Thursday, January 31, 2008

Tree Skeletons

I love to look at deciduous trees in winter and try to follow each large branch out to the tips. Some recurve towards the trunk, others reach out sideways for a long time and then flip up or droop. The color and texture of the bark as well as the pattern with which the branches pop out from the trunk vary with the type of tree. My village is probably one of the last places in the US with a lot of elm trees, especially along the road next to the big park in the middle of town. The grace of the branches of those elms is moving to me, and I often choose that street to drive down. I think that if it weren’t for elm blight, every main street in the Eastern part of the US would have this same beautiful pattern lacing the sky. My daughter hates the leaf-drop, and would love it if our village only planted non-deciduous trees. But to me, the lovely bones of the trees, especially silhouetted against sky, are a welcome sight.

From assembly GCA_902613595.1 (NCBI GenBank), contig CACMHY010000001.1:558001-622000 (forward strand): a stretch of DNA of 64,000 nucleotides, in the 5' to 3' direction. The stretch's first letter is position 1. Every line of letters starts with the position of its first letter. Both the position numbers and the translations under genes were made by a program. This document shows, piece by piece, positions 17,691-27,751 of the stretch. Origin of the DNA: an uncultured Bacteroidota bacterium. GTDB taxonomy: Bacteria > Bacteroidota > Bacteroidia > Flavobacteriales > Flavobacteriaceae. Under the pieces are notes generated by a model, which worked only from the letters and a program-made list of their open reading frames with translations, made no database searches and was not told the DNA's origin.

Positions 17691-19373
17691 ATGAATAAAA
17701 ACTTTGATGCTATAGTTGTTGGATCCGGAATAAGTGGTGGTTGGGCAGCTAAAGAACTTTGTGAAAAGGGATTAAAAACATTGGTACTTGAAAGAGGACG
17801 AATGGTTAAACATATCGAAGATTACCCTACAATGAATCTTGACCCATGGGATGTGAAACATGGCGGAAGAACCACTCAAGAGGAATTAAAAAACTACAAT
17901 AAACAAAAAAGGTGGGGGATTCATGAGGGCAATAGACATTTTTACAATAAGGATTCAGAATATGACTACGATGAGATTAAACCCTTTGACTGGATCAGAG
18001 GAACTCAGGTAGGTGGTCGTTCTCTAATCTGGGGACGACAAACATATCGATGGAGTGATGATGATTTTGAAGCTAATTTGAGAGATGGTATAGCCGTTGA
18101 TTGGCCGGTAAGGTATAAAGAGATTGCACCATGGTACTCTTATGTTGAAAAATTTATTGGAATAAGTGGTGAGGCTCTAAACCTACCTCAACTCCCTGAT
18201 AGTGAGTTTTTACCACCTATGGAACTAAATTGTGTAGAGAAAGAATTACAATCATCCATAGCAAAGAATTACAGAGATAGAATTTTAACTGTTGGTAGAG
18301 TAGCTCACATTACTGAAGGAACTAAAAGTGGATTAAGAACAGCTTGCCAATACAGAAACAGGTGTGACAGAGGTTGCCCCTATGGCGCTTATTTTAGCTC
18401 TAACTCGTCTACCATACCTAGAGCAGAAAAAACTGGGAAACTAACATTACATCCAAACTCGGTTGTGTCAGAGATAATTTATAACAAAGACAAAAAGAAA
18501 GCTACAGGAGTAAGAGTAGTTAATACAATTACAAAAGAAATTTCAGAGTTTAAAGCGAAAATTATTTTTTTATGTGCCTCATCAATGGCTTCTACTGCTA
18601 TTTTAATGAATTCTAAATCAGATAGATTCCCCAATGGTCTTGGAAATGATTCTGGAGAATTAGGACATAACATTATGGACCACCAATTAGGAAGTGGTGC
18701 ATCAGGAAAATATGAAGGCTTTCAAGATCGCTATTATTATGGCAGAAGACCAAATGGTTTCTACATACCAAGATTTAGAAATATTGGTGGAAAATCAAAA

Anonymous said...

I also love deciduous trees, partly because they remind me of growing up in the Midwest and the winters there. Also the whole death & rebirth thing. I have several bare trees in my yard now, my favorites are the pecan, walnuts and fig. --Kathryn

Lorelei said...

It's startling how different the branches look when you compare different types of trees. My vision is bad enough that they're more or less green blobs in summer. But in winter, different colors and roughnesses of bark and the arrangements of branches are diverse and fascinating.